When Rob Peare wrote this blog about his apprenticeship experience at Cranfield University, we soon found out that his dad apprenticed here 42 years ago and still works at the University. We asked Rob to interview his dad about apprenticeships and their value in today’s industry, and here’s what he had to say…
Your name: Alan Peare
Your job title: Teaching Associate
Year you started as an apprentice: 1975
Why did you decide to take an apprenticeship? When I was at school the boys who were not destined to take A-levels were encouraged to look for apprenticeships. The other careers I had considered as I approached the time to leave school were the Police Force and the Army.
What was your apprenticeship like? How did you balance working and learning? The apprenticeship was over a four year period and I had to attend college one day and one evening a week. However, I was learning all the time. The apprenticeship comprised initially of three months in each of the fitting, turning and milling schools, fabrication workshop and drawing office. This was then followed with one month in each of the welding, forging, pattern making and casting workshops. Following this each apprentice went to a different laboratory workshop, of which there were many, for three months at a time. The final year was then spent back in the main Mechanical Engineering Workshop under the watchful eye of an apprentice master.
Who was the biggest influence on your decision to take an apprenticeship, and who helped you most once you started? My parents were the biggest influence in my decision to take an apprenticeship. The old adage of ‘Get a trade and you’ll always have a job’ was still very prevalent when I was leaving school.
What have been the biggest changes you’ve witnessed since you were an apprentice? The down-turn in manufacturing in this country due to so much of it being done abroad. When I left school Swindon was awash with engineering companies, all offering apprenticeships. Recent governments have encouraged school leavers to go to university regardless of what they wished to study. This, plus the lack of prospects of employment, has contributed to the loss of so many apprenticeships and hence the shortage of a skilled workforce.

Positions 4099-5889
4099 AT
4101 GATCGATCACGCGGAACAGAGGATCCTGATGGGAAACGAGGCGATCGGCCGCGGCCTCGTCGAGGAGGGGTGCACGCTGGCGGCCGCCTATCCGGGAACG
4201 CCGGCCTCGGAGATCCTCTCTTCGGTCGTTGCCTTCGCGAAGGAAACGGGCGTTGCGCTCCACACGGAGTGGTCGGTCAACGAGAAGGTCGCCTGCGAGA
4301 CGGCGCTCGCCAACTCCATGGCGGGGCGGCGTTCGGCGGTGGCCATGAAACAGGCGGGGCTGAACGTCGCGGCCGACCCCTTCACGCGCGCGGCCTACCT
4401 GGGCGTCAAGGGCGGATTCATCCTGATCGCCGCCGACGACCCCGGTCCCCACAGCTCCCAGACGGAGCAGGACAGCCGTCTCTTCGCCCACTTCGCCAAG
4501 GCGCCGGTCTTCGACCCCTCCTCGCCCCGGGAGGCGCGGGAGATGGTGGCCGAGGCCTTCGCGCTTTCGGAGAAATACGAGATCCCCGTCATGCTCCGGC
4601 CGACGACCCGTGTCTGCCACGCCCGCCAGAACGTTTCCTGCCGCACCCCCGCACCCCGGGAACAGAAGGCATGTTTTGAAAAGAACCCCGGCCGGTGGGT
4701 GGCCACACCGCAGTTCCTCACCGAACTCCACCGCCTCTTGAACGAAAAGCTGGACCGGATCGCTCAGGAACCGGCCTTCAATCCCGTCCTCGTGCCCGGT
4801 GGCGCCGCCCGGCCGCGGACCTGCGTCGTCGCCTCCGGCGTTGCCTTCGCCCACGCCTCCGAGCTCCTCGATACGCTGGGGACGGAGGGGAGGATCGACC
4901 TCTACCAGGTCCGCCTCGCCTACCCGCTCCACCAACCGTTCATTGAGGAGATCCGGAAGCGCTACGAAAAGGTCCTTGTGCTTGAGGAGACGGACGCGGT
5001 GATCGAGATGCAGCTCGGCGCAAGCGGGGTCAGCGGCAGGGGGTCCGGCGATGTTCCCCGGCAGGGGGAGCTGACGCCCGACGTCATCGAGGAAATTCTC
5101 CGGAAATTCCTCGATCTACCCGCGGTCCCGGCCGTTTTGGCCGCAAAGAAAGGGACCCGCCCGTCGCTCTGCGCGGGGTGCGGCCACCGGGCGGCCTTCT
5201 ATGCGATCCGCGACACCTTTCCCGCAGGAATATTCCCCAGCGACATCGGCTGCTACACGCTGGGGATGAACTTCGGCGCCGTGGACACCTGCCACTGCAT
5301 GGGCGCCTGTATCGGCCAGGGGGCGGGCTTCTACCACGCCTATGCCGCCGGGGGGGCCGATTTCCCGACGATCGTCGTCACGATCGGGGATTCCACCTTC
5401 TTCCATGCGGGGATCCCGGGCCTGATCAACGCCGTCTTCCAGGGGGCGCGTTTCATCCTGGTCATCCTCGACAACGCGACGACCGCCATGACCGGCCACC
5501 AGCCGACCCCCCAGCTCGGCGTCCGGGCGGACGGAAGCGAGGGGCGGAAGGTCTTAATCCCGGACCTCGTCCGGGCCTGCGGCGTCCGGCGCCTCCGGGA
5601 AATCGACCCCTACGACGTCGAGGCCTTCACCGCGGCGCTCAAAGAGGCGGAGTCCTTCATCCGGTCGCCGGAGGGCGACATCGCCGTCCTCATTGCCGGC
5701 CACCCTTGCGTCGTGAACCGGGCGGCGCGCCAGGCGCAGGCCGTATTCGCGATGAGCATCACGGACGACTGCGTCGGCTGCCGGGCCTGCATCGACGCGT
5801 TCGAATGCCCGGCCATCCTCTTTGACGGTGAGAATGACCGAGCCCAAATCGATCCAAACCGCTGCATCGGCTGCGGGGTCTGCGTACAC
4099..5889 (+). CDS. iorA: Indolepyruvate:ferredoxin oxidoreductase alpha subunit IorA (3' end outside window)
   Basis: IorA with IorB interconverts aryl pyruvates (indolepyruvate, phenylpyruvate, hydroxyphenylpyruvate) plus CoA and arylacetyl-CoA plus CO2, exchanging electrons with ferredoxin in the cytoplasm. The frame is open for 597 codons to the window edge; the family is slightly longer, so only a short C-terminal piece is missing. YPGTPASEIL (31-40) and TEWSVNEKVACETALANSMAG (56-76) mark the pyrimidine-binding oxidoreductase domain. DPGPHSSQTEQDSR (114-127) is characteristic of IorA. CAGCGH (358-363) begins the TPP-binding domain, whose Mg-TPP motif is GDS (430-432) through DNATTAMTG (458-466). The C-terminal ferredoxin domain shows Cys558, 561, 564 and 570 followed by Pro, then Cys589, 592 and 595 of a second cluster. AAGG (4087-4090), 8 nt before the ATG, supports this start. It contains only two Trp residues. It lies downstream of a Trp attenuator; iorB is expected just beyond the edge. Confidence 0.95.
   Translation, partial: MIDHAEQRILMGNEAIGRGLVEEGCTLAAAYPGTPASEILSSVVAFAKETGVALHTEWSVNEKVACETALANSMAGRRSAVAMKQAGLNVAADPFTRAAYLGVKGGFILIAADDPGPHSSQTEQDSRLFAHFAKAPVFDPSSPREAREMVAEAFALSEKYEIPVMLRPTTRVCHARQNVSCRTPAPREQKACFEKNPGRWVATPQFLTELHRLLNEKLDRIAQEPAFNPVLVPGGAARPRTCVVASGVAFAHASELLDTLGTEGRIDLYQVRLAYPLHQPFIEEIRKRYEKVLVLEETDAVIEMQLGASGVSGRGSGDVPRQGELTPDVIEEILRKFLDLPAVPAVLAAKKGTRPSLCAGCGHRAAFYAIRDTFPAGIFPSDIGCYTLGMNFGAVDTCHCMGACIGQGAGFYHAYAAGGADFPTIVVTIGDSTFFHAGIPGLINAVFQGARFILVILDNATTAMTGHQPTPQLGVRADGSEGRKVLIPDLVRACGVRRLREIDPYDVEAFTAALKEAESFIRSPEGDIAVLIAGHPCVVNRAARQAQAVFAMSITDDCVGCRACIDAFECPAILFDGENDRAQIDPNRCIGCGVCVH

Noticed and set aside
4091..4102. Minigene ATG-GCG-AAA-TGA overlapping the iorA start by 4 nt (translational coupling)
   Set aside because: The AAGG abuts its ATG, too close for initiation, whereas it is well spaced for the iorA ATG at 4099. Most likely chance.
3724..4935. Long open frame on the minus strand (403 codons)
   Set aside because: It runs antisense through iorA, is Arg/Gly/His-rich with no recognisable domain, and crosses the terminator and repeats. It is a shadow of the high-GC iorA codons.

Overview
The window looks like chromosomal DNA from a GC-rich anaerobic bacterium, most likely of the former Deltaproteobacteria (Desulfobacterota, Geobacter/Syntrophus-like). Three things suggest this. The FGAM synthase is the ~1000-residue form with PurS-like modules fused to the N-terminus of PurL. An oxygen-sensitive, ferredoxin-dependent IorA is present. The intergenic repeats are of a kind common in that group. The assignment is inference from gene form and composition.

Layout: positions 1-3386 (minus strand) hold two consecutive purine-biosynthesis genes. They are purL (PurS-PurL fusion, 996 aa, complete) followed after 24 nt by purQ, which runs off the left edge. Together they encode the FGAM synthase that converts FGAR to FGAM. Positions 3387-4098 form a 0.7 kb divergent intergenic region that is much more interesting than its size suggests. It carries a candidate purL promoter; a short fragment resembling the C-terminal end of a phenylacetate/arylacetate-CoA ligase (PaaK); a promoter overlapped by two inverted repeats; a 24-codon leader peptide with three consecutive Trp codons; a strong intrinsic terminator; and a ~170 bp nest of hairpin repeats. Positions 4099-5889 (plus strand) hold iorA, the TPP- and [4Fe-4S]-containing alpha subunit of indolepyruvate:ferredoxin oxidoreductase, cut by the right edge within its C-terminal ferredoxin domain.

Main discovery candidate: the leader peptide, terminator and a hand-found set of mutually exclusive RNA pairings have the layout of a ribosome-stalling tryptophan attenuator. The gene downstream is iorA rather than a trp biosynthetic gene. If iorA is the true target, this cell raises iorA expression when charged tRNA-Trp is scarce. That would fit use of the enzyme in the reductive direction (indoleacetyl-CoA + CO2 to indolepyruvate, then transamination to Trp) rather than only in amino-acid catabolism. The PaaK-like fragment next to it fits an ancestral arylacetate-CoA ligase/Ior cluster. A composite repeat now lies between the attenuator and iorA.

What do you do on a typical day? I’m not sure if there is a typical day. However, depending on the time of year I may be teaching, or I could also be in the process of designing a fixture to hold a target on the ballistic ranges or designing a complete gas gun system as I am at present. I could be loading software or lecturers’ files onto the computers in the Design Centre, which I manage, or writing Health and Safety SOPs and GRAs for one of the Impact Group’s laboratory that I also manage. I could even be undertaking a ballistic trial for a customer using one of the groups gas guns; we are currently carrying out trials of aircraft panels that are being subjected to bird, ice and drone strike.
How did your beliefs, motivations and aspirations about your career change as you grew up? I never had a career planned out. It evolved.
Did you face any challenges as an apprentice? If so, what were they and how did you overcome them? The biggest challenge as an apprentice was to survive the three months of ‘file bashing’. Muscles ached that I never knew I had.
What advice would you give to someone considering an apprenticeship? Seize every opportunity and keep going to college for as long as the company will send you.
Why have you remained at Cranfield? What do you like most about working here? Working with intelligent motivated people, in beautiful surroundings on varied and interesting projects are the things that keep me at Cranfield Defence and Security.
Why do you think apprenticeships are important? Apprenticeships are the handing on of skills and knowledge; skills and knowledge forged and honed by craftsman over centuries. If this country is to have any form of engineering in the future then the skills and knowledge of the older craftsman must be handed on before they are lost.